It is the type of star that upon entering a room causes everyone to turn their eyes. Tall, with an unmistakable voice, wearing his beret on duty, Samuel L. Jackson (Washington, 1948) is a powerful presence both outside and inside fiction, where his legend continues to expand.
That feature is not lost in virtuality, when it suddenly appears on the other side of the screen. “They will be really long answers, so there will only be about three questions,” he assures seriously but wanting to burst out laughing, that laugh that resounds every time his characters have a glimpse of a comic moment.
Always quick-witted, the actor from pulp fiction Y Star Wars He is about to look at his past. She recalls the nights when she listened to the radio with her grandfather and entertained herself with the radio drama versions of The Lone Ranger and of The shadow. “It was just voices,” she says, “but you learn how to nuance the story through the way the voice rises and falls or the speed of the speech, how loud someone is speaking or how soft someone is speaking. All these things were amazing. So my grandfather told me that he make up stories and tell them. And then I would invent a story to tell him.”
Why Jackson is meeting via Zoom with Worship and a small group of media is the premiere of a project that touches his most personal fiber. For almost a decade he tried to adapt The last days of Ptolemy Gray (2010), the novel by the writer Walter Mosley about a man in the epilogue of his life, a dream that came true when he turned it into a six-episode miniseries for the Apple TV+ platform, where it will be released next Friday the 11th. The moment it happened, I was ready and eager to do it,” he says.
Thanks in part to the work of makeup artist Jack Garber, with whom I had previously collaborated on Django Unchained (2012) and The 8 most hated (2015), the interpreter puts himself in the shoes of a nonagenarian with dementia who is left in the care of a young orphan (Dominique Fishback) and who lights up when he discovers a treatment to temporarily recover his memories.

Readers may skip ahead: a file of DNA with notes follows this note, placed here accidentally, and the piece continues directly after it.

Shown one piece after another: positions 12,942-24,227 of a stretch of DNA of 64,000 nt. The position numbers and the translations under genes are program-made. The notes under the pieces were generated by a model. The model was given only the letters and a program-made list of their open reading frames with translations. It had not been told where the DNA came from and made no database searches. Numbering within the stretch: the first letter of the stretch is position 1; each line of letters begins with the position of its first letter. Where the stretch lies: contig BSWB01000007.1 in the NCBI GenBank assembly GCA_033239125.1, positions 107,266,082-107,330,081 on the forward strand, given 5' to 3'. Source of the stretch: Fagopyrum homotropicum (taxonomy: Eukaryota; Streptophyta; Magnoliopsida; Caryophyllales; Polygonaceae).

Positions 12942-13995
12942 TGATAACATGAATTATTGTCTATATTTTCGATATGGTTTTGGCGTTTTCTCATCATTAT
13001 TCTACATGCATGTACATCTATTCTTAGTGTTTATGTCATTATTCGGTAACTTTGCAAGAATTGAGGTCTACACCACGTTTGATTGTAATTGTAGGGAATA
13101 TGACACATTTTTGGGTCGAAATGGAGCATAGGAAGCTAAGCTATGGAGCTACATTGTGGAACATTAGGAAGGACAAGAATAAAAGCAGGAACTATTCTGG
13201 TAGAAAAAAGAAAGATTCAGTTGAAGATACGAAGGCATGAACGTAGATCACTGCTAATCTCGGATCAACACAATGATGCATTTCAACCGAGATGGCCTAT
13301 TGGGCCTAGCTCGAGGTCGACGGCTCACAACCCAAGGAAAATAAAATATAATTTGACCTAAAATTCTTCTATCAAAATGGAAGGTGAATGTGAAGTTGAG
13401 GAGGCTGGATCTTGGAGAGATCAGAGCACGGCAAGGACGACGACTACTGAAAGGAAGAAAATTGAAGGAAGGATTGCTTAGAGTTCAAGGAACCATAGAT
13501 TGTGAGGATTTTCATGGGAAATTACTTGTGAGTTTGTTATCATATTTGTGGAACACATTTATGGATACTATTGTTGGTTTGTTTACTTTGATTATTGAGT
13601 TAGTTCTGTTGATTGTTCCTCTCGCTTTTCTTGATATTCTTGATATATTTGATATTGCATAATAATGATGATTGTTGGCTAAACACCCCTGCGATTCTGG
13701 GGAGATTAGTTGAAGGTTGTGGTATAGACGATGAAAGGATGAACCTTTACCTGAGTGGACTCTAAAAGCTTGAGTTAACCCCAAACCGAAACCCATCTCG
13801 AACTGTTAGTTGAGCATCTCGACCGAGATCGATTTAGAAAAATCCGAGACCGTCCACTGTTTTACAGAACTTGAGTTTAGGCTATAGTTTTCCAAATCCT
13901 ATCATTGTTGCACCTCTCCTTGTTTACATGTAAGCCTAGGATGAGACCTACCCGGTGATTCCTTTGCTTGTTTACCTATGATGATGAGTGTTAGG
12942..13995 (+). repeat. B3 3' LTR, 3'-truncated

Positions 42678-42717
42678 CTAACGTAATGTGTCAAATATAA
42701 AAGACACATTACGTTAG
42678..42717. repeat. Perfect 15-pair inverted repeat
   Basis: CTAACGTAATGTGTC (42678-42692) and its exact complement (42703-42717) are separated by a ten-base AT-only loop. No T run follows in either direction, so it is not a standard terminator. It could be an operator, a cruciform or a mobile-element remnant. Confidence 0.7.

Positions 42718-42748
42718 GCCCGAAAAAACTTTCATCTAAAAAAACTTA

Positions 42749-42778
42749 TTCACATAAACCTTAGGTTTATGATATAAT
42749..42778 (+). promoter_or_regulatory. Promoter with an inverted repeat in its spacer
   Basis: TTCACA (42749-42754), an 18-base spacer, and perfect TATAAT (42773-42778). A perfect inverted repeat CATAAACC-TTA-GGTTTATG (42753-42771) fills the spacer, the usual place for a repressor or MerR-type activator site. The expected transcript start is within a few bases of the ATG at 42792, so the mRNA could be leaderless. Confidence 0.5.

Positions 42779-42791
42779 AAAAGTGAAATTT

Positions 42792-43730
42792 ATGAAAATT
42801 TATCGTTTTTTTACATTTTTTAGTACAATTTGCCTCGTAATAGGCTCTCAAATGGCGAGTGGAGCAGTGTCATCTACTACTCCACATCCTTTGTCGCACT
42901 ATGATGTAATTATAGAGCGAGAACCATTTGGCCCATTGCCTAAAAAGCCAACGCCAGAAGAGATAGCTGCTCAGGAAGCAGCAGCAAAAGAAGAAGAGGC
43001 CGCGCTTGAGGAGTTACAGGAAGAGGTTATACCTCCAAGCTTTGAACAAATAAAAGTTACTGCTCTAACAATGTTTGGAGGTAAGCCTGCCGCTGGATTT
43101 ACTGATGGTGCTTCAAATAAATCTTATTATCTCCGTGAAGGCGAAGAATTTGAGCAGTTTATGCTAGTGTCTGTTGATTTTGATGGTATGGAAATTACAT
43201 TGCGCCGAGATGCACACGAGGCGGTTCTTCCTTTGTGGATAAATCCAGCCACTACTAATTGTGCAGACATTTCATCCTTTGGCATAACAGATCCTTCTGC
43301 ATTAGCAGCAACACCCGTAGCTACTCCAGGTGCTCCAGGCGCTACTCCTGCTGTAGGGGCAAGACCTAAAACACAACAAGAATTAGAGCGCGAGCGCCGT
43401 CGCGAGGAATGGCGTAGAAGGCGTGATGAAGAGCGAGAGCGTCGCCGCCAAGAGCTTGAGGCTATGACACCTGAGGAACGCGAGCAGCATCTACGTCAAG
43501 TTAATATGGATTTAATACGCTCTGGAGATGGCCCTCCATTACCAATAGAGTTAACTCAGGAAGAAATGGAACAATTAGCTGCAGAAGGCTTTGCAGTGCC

“People in my family tend to live a long time, which is pretty good, so I’m still here,” he says. In a darker dimension, his mother, his grandfather and other relatives suffered from a mental deterioration similar to that of the protagonist he embodies in fiction. “I remember specific incidents and how things happened, or how it affected them when I spoke to them, or the look on their face when they were trying to remember something that I thought they should remember until I learned not to ask those kinds of questions,” he says.
“I’m not a method actor,” he says. “I have always thought that there is a part of me in the many characters that I play. You can’t help it, because it’s you. I tried to give Ptolemy specific qualities that I know and understand. He looks a lot like some of my grandparents and his siblings and some ancestors,” he describes.
Jackson is getting ready to receive the honorary Oscar for his contribution to the world of cinema in the coming weeks, in the middle of a year in which he ironically arrives with two leading roles in series: The last days of Ptolemy Gray Y secret invasionthe Marvel fiction for Disney+ in which he once again plays Nick Fury.
“I’ve always been interested in doing television,” he declares, along with expressing his admiration for the sopranos, The wire Y The shield. “I like seeing those characters and telling a deeper story than a normal TV series could be. I started to feel like I could or should have a chance to be in all that kind of stuff sooner.” So what happened? “My agents and managers, being the wonderful people they are, kept me working and made sure I never had time to do any of that.”
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The expanding legend of Samuel L. Jackson: “I am not a method actor” – La Tercera
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